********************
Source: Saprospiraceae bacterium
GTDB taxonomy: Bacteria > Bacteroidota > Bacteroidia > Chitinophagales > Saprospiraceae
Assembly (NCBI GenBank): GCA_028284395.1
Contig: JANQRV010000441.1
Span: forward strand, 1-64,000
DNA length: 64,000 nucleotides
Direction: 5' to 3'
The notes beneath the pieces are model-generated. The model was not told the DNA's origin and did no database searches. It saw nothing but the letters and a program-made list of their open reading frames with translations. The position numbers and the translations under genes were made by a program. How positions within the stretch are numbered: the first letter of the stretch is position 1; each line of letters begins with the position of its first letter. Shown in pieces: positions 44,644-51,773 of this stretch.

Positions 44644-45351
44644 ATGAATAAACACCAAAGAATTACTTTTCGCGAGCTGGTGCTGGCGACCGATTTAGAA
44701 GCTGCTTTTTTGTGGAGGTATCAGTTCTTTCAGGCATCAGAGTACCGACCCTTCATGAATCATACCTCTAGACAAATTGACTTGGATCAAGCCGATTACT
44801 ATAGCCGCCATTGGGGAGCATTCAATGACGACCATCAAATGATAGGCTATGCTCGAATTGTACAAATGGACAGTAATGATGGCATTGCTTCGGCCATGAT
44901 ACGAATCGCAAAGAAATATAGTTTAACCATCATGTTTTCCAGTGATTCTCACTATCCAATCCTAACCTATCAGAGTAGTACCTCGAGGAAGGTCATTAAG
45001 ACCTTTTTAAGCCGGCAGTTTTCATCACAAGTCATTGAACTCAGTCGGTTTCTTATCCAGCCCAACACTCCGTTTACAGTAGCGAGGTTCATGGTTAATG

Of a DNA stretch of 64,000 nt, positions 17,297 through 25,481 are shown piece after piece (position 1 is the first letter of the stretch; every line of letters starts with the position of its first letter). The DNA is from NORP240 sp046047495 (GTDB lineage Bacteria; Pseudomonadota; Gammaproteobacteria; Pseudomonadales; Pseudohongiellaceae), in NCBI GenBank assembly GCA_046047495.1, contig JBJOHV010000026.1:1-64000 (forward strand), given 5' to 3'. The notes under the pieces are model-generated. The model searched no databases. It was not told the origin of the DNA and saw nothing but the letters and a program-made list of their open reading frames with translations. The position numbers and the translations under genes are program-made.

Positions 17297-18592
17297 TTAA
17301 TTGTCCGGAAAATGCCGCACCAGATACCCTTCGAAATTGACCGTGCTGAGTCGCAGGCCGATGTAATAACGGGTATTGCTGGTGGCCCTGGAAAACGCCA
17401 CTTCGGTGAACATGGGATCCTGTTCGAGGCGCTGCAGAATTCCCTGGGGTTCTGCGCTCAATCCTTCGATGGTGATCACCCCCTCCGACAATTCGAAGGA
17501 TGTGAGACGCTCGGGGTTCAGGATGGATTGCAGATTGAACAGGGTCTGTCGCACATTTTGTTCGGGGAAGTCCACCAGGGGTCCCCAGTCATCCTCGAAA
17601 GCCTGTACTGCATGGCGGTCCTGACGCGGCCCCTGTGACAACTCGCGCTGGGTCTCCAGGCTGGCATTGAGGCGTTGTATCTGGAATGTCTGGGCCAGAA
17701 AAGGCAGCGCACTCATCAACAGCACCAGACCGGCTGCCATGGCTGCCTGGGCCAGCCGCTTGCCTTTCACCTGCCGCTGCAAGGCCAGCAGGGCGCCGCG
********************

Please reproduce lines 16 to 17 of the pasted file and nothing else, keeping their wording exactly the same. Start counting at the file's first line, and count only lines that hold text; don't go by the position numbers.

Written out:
Positions 17297-18592
17297 TTAA